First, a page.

LeSean McCoy has not been charged criminally in connection with an alleged attack on his ex-girlfriend, Delicia Cordon, at his Georgia residence in July. He has not been disciplined by the NFL and has not missed any time with the Buffalo Bills. NFL Network’s Ian Rapoport reported before training camp that unless McCoy’s status with the league changed, the Bills were “expected to treat him like any other player.” But with new allegations coming to light on Tuesday, it is becoming more difficult for the Bills to treat McCoy like any other player.
Stephanie Maisonet, the mother of McCoy’s son, filed an affidavit yesterday in support of Cordon’s lawsuit against McCoy. In August, Delicia Cordon filed a lawsuit against Lesean McCoy alleging that he was involved in the July home invasion and attack of Cordon, which resulted in the theft of $133,000 worth of Cordon’s jewelry. The lawsuit also alleges that Cordon witnessed McCoy be violent with his dog and his son.
Until yesterday, the allegations of abuse were not supported by anything other than Cordon’s word. In the affidavit, Maisonet alleges that McCoy physically abused their son on several occasions. “Our son would often come home with bruises in which I would consistently receive outlandish excuses as to where the bruises would come from,” Maisonet said. In support of the claim that their son “would cry hysterically whenever he had to spend time” with McCoy, Maisonet posted a video to Instagram of their son crying. Maisonet has since made her Instagram account private.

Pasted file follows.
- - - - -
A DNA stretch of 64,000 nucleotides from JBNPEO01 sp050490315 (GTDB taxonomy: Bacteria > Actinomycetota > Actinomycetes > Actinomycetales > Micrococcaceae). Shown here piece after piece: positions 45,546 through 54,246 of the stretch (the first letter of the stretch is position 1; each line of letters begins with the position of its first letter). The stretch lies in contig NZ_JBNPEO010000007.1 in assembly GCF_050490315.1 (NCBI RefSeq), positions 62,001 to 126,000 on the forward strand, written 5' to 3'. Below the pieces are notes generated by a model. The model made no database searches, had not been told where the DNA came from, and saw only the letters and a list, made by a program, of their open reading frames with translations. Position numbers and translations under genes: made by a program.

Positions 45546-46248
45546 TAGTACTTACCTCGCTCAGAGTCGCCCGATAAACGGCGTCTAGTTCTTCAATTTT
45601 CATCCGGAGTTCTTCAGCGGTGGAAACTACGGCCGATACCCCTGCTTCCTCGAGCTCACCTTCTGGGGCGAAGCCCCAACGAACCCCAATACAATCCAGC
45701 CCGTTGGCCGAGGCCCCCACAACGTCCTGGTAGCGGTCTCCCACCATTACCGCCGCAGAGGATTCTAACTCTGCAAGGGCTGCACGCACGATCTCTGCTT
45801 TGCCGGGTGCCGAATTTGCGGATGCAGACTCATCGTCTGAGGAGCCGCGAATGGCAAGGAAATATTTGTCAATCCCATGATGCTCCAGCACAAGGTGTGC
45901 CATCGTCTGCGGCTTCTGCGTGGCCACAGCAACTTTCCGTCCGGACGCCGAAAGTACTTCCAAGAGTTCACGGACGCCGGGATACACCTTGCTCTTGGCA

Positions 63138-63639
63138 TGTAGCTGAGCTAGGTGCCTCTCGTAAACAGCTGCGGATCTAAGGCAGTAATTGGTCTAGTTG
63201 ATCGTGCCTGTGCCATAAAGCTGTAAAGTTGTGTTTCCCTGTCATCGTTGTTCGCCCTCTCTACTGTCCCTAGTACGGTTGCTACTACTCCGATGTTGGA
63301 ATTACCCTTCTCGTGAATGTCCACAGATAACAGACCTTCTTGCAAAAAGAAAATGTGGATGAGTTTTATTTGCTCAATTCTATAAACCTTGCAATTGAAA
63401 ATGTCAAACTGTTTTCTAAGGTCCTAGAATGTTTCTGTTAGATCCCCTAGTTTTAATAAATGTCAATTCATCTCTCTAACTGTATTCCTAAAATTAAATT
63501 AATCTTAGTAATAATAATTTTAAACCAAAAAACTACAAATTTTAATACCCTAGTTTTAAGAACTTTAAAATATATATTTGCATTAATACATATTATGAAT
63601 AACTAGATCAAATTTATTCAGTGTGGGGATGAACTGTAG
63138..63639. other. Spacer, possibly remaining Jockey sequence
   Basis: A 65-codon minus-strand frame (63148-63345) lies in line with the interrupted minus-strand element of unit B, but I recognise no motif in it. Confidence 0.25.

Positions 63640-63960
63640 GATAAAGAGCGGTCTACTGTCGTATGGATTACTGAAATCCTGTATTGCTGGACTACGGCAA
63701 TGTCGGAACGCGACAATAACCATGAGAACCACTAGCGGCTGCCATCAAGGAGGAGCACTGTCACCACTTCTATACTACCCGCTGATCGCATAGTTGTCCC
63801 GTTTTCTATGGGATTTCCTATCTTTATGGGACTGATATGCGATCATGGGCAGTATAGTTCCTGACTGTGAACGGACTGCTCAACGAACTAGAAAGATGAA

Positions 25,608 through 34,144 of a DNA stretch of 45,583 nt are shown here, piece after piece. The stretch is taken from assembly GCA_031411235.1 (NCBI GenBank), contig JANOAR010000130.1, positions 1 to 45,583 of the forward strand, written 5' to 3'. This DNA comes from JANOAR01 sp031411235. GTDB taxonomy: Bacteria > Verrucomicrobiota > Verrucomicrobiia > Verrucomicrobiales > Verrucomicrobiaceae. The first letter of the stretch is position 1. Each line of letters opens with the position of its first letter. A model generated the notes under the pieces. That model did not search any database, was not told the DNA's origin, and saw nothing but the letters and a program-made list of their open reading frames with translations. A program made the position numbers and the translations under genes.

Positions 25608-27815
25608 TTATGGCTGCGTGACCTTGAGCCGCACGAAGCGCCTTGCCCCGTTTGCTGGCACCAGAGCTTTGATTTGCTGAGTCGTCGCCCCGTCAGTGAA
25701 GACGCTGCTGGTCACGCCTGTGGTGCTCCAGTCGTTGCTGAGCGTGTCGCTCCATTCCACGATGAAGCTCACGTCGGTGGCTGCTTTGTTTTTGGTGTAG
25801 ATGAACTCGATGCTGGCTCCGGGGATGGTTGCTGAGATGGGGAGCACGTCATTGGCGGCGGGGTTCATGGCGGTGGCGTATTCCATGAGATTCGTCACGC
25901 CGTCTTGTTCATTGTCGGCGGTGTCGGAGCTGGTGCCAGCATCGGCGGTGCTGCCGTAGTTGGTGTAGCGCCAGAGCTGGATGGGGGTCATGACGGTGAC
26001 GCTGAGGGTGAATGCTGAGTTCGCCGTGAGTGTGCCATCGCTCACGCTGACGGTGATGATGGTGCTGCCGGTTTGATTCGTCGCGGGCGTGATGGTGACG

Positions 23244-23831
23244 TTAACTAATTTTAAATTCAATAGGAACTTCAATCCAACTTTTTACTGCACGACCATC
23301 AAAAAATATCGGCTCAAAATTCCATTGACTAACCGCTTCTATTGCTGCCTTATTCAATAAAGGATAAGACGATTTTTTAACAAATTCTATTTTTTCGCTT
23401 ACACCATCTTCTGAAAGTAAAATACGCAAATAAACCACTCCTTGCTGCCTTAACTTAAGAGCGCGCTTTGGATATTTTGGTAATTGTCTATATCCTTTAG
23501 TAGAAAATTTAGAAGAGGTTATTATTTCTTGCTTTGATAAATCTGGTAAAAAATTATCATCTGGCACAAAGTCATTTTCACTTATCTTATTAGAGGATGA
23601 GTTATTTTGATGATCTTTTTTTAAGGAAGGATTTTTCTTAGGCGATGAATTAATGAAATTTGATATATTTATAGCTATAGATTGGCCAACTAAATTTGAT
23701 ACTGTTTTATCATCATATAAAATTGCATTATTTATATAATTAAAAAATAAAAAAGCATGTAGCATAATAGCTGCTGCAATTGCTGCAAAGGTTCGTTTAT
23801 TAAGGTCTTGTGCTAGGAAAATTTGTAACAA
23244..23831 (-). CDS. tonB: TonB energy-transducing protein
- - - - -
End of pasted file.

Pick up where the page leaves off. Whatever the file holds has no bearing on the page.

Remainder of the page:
The affidavit further alleges on the day before the July attack, Maisonet overhead McCoy say of Cordon, “I need to get this bitch out of my house” and that Tamarcus Porter, McCoy’s best friend, informed her that McCoy would be unable to pick up his son as scheduled. According to Maisonet, this was the first time McCoy ever rescheduled picking up his son.
After the attack, McCoy allegedly contacted Maisonet directly “for the first time in years” and “talked badly about Delicia Cordon.” McCoy also allegedly suggested that if Maisonet would “help him with this home invasion,” McCoy would “concede” the custody case “by allowing [Maisonet] to enroll her son in school in Miami.”
Perhaps the most interesting part of Maisonet’s affidavit is that she claims to have given her Instagram password to Tamarcus Porter, who “wrote a comment pretending to be [Maisonet]” shortly after the initial allegations against McCoy surfaced. The Instagram comment stated that the allegations about McCoy abusing their son were “false” and that “Delicia Cordon was trying to ruin him.” Maisonet now claims she “knew the allegations were true” and that she also “made a report” about McCoy abusing their son before the home invasion and attack on Cordon.
McCoy was quick to deny the allegations yesterday and responded by posting a statement via Twitter and Instagram, including the caption “I LOVE MY BOY!!!”: